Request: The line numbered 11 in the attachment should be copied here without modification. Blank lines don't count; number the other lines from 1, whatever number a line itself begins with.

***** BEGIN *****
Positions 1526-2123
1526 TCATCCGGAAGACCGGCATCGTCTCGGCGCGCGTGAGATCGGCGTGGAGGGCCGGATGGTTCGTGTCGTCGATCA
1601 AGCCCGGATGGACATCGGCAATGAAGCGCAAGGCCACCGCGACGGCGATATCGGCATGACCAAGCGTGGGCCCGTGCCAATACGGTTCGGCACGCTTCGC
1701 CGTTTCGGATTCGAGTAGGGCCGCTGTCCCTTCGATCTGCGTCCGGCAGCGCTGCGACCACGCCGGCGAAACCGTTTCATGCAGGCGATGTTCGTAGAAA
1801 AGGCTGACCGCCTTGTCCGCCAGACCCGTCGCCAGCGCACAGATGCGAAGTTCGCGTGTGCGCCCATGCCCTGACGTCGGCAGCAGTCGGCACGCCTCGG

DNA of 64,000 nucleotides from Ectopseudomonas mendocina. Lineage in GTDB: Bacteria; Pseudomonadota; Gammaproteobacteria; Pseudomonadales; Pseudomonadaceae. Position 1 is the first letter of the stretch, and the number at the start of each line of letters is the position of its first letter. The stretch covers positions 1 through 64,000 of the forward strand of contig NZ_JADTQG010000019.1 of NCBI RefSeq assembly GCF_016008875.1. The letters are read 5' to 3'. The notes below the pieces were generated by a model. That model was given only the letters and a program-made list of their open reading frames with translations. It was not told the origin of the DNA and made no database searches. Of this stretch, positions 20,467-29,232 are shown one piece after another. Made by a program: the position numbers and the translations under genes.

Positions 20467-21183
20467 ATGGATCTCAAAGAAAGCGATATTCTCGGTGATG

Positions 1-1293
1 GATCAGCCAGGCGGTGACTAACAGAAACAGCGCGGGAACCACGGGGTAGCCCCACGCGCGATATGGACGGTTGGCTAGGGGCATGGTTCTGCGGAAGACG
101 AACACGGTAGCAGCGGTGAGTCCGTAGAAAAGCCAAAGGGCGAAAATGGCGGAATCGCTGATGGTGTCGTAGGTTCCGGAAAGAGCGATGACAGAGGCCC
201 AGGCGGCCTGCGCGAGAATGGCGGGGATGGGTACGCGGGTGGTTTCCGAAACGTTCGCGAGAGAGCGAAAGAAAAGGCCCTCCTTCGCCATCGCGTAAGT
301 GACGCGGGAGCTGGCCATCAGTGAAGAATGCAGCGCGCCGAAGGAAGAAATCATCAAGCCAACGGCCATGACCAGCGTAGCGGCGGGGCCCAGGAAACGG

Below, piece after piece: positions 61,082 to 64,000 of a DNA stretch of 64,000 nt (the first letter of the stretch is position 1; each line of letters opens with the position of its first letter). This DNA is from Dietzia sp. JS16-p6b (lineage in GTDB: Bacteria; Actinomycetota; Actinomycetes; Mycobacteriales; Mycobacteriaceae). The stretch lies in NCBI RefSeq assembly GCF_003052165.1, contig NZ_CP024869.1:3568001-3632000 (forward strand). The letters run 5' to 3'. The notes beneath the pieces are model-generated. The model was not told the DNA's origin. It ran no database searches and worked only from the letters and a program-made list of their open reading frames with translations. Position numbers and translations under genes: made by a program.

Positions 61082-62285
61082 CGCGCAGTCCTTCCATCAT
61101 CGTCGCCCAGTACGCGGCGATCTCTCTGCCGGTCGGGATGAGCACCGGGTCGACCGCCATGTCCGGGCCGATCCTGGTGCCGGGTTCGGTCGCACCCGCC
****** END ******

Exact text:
101 AACACGGTAGCAGCGGTGAGTCCGTAGAAAAGCCAAAGGGCGAAAATGGCGGAATCGCTGATGGTGTCGTAGGTTCCGGAAAGAGCGATGACAGAGGCCC